Tramore air show decision by June

A final decision regarding a proposed air show spectacular in Tramore at summer’s end will be made in June. But those planning the event expressed confidence this week that, ‘‘with the right kind of support and plenty hard work” , it will go ahead.

Tramore Town Council’s February meeting was addressed on the subject by project organisers Michael Nolan and Dubliner David Scully who anticipate that given good weather the three-hour show, provisionally pencilled in for Sunday, August 30, would attract up to 50,000 spectators. That figure is based on a 70,000 attendance at the inaugural Bray Air Show in 2005, which they also organised.

They estimate that the event would cost about €80,000 to stage and would be worth five or six times that to the local economy. Additionally, there would be national and international publicity from which Tramore would benefit as a tourism destination.

If the show proceeds and is successful, then it could well become an annual fixture.

Mr Nolan, an Air Traffic Control Officer at Waterford Airport, said licences would be required both from the Irish Aviation Authority and Waterford County Council. The display would be entirely over water, parallel to The Promenade where the watching crowd would gather.

Amphitheatre

He described Tramore as an ideal location. Among the attractions was the ample space available to accommodate free movement of a large volume of spectators who would have continuous view of the aircraft. The amphitheatre created by the bay would provide for better visual and sound effects from the aircraft. And the proximity of Waterford Airport would allow most of the aircraft to operate from there and facilitate safe and efficient integration of operations between the air display and the airport.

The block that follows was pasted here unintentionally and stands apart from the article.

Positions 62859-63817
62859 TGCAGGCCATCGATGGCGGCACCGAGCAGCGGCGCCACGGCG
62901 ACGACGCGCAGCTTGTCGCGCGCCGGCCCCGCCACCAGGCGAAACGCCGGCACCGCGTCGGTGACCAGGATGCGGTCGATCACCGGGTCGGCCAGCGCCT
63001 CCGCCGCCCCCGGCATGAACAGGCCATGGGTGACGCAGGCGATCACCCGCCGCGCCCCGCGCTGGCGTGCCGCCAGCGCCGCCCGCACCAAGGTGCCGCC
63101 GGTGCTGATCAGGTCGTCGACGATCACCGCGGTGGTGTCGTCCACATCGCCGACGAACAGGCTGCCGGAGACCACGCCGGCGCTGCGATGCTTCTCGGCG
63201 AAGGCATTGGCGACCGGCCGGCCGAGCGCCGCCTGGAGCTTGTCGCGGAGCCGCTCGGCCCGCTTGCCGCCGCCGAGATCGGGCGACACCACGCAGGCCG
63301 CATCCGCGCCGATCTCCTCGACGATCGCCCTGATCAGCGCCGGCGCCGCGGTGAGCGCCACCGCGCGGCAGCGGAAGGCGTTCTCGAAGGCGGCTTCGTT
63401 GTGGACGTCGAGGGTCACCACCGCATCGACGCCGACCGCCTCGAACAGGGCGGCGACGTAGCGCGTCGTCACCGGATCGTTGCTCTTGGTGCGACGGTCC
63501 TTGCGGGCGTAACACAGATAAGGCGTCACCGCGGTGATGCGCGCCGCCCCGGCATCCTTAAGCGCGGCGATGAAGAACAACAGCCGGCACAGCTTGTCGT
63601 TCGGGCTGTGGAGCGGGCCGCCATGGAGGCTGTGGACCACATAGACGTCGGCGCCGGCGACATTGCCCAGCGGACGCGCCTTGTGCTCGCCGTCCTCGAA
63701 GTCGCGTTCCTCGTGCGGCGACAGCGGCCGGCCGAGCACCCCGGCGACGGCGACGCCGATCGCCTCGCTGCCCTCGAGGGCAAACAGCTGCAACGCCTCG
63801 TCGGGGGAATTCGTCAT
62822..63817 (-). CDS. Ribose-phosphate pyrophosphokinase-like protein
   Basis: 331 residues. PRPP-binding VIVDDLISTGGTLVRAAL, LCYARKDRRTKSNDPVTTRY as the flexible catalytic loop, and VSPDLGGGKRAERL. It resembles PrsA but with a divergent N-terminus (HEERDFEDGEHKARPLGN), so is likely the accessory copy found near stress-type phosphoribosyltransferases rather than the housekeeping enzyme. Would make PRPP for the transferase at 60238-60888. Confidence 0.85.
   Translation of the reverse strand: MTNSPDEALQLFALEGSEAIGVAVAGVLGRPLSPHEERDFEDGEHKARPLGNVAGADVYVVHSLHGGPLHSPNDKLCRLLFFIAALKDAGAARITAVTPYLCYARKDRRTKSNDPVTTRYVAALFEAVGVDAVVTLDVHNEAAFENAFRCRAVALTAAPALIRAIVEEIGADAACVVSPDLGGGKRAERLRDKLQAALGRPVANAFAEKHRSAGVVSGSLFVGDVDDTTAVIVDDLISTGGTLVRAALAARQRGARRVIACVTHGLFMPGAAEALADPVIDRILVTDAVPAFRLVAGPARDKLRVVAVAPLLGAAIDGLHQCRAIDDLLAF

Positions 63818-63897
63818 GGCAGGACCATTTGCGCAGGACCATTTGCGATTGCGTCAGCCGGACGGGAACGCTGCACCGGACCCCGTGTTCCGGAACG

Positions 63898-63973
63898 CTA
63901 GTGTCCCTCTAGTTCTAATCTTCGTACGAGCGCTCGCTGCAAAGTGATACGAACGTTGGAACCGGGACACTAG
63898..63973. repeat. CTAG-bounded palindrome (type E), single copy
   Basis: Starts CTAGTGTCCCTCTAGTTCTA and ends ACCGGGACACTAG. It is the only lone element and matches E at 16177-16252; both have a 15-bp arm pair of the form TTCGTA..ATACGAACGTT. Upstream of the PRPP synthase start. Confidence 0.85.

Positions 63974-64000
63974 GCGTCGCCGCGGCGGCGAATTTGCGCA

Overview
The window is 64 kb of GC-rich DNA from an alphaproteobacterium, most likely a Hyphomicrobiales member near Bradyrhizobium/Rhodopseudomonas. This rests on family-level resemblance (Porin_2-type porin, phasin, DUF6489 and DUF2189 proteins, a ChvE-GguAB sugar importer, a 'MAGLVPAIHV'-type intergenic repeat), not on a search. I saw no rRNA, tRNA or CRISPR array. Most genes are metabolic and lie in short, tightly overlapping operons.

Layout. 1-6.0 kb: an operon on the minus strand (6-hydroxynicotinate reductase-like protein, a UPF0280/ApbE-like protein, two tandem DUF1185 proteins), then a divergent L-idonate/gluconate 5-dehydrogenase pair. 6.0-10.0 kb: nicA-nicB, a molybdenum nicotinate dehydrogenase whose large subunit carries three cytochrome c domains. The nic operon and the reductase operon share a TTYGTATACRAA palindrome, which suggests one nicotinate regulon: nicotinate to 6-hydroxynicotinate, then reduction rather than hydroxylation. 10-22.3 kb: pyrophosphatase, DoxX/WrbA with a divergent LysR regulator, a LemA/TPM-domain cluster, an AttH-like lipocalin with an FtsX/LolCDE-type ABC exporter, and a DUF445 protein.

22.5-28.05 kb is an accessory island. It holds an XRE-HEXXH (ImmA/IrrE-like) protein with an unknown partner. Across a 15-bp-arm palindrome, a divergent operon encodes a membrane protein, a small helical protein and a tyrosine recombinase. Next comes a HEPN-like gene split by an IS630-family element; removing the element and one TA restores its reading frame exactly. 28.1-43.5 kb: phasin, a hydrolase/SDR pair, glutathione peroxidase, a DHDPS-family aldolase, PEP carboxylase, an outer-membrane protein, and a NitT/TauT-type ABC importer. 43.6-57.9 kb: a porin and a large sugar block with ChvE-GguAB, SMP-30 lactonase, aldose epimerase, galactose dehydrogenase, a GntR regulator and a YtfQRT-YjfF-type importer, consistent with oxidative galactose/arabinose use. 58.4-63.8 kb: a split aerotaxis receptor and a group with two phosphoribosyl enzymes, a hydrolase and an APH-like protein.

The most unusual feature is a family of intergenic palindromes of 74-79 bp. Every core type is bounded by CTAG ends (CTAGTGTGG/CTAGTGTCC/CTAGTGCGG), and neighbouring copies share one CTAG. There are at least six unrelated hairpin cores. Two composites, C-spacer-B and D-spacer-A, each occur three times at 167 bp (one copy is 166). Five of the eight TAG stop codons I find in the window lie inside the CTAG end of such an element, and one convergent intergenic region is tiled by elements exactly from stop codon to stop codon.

Seeking support both from the County and Town Councils, he said such backing could come in the form of funding, supply of resources or promotion of the event.

But Town Manager Brian White, though enamoured with the whole idea, said financial support in the current economic climate was out. However, all possible backing otherwise would be forthcoming. The Council members were also enthusiastic about the possibilities and promised any assistance, other than monetary, which they would muster.

Mr Nolan spoke of ‘‘an exciting opportunity to introduce a new and dynamic spectacle to the town”. A seaside air show has never before been staged in the region.

The event, he said, would carry broad audience appeal and there would be no emphasis on alcohol consumption. ‘‘Rather is it a family day out. It is a certain crowd puller and would be of great benefit to the local tourist economy, as well as boosting the profile of the resort, the county and the wider region. It would also promote the important role aviation plays in the south east, especially the search and rescue services and such an event should be considered a potentially significant local asset”.

Mr Nolan said many of the participating aircraft personnel would require prior practice sessions. Therefore pilots, crews, families, friends and visitors would start arriving on the Friday and hotels, bars and restaurants would benefit from a weekend-long trade boost.

While in an ideal world, a single large corporate sponsor would be preferable, he feels financial aid will have to be sought from a cross section of local and possibly national businesses, as well as bodies such as Failte Ireland and Tramore and Waterford Chambers of Commerce.

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